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Behind the Mic: The story behind Snoop Dogg's 'Gin and Juice'

There are many reasons to love Snoop Dogg. The ultimate hip hop uncle, Snoop has presided over one of the most untouchable legacies in the rap game. Not because he has potent rhymes or has a fearsome discography but because, like many before him, he has an effortless swagger that seems to captivate generation upon generation of listeners. He’s done that by providing a “vibe” that few artists can avoid being intoxicated by.

Even as time has pressed on and rappers, who usually go the way of flabby innuendo and determined musical flatulence, Snoop has managed to remain creative, relevant and one of hip hop’s most beloved figures. Even his dalliance with the world of NFTs hasn’t seen his social stock plummet. That’s largely because songs like ‘Gin and Juice’ still exist and remind us just how brilliant Snoop is.

Snoop Dogg is an originator of the G-Funk sound that dominated airwaves throughout the 1990s and beyond, and his place in the development of hip hop can’t be underplayed. Snoop Dogg is just about the only man able to make a jingle for fast food delivery service JustEat a bonafide anthem that plays up to his character’s playful side and, somehow, still maintain his credibility. Aside from all the cartoonish elements to his image, Snoop is one of the most influential figures in hip-hop history, and no one should ever underestimate his mercurial talent.

You need only go back to his debut album, 1993’s Doggystyle to get a reminder of just how impressive Snoop was on his debut. Coming out alongside Dr Dre’s new incarnation as a solo artist, Snoop made a serious name for himself with the LP. There are no prizes for guessing that Snoop Dogg’s legendary album is the best-selling album in his discography. Topping 11 million albums sold worldwide, with nearly 7 million in the U.S. alone, Doggystyle beats the nearest challenger, 2000’s The Last Meal by nearly 9 million units sold.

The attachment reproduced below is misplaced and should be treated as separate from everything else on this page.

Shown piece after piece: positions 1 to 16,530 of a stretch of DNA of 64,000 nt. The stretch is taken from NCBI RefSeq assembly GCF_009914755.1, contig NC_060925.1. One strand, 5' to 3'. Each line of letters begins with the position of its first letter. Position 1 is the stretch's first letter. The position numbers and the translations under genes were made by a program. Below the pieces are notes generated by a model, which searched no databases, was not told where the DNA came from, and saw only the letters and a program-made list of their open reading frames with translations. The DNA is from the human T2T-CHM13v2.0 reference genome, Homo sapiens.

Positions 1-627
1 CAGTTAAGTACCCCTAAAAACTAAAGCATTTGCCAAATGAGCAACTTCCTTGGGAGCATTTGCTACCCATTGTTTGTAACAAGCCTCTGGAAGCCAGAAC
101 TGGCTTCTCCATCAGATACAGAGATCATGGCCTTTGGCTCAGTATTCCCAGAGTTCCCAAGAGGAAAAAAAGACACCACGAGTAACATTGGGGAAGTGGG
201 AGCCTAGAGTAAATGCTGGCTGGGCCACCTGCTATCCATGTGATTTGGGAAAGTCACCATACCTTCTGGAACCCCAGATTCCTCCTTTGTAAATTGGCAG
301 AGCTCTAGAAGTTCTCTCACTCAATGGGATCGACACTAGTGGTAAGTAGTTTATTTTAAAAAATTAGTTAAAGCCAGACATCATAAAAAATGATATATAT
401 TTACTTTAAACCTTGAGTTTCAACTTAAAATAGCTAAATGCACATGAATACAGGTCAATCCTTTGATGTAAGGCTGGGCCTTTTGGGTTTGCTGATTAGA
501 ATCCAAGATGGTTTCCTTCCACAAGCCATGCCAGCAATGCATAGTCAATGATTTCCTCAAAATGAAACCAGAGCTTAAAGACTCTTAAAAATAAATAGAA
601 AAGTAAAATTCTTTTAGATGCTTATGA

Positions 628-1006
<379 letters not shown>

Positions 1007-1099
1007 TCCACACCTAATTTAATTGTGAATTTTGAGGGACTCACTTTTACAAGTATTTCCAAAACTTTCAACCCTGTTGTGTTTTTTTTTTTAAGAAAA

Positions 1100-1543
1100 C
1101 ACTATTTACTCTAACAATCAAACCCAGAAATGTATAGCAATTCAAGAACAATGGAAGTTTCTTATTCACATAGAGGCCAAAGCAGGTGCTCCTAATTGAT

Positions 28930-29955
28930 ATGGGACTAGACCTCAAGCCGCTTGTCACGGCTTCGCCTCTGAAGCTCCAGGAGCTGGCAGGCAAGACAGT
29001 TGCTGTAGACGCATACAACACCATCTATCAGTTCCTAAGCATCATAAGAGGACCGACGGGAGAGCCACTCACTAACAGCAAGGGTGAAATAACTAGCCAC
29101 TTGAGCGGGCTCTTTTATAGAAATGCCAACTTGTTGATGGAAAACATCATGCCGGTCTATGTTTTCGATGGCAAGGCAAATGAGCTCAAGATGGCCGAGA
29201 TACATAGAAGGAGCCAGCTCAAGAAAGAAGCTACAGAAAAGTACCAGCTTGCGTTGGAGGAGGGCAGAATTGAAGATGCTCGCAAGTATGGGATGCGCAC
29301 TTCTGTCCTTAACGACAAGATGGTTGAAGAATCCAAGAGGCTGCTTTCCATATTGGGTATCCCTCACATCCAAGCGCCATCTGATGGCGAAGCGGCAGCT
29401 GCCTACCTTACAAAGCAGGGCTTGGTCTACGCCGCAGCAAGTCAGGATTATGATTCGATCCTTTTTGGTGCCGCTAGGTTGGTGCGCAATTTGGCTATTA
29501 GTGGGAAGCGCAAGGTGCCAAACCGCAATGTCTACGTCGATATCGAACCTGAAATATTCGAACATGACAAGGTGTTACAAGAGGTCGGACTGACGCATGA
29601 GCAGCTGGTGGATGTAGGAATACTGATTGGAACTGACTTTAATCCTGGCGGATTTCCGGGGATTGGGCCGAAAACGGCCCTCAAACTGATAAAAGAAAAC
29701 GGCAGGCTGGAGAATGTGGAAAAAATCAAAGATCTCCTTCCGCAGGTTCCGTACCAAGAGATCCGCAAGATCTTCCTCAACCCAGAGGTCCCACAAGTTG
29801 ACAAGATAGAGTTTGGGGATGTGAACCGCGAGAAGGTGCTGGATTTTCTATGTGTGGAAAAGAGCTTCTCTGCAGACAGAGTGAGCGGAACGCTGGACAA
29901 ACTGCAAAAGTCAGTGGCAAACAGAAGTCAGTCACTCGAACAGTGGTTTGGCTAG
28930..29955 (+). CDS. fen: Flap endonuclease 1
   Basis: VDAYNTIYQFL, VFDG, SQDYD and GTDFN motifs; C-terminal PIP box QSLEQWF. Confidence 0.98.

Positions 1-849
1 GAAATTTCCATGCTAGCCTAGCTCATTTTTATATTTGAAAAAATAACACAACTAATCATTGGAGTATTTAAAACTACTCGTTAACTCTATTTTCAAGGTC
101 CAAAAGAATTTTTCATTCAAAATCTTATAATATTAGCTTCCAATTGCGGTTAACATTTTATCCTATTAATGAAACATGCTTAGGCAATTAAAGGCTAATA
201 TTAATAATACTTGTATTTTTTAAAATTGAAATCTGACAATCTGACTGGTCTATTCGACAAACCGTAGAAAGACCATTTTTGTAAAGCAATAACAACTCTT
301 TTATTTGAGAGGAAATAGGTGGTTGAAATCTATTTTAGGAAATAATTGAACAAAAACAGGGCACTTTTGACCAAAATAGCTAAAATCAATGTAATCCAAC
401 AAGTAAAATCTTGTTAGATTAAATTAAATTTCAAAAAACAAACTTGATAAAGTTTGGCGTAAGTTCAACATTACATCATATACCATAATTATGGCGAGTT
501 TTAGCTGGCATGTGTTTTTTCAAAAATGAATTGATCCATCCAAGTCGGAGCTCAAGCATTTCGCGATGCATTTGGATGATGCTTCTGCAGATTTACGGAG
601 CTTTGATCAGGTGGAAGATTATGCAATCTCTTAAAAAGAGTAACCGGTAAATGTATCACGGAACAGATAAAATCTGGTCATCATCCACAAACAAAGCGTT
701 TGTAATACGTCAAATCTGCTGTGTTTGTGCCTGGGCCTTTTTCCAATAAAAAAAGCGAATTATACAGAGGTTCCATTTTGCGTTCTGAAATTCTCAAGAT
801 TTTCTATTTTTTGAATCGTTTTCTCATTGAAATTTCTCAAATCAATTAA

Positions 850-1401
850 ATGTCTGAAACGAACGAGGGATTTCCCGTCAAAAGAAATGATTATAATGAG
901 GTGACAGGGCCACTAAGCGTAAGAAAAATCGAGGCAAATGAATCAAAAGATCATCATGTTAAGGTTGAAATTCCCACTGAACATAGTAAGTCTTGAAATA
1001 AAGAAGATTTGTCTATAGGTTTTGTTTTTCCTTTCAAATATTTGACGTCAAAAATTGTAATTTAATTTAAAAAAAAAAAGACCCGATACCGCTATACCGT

What buoyed the record was cold and classic singles like ‘Gin and Juice’ which took on N.W.A.‘s ability to speak to the streets that surrounded him but plaster it with a smoky and sultry production that evoked feelings of backyard cookouts over front porch shootouts. It was typified within the song as Snoop and Dre rhyme on the “paradise cocktail” and how, if it’s being served at a party, there’s a good chance the night will be a good one.

“Gin and juice was the choice of drink for a young playa,” Snoop told Pandora. “1991, 1992, you didn’t really have a lot of money, you go get that gin. When it came time to make the record, Doggystyle, that was my thing: Every day I would come to the studio with my bottle of gin and juice in it, and Dre would have a big-ass milk jug full of gin and juice. We were in the studio one day and someone was singing that Slave song, ‘Watching You.’ We flipped it into ‘Rollin’ down the street, smokin indo, sippin’ on gin and juice,’ and made it happen from there.”

The track will go down in history as one of the best of Snoop’s reign, however, it should be more fondly remembered as perhaps the greatest party-starting anthem the world has ever known.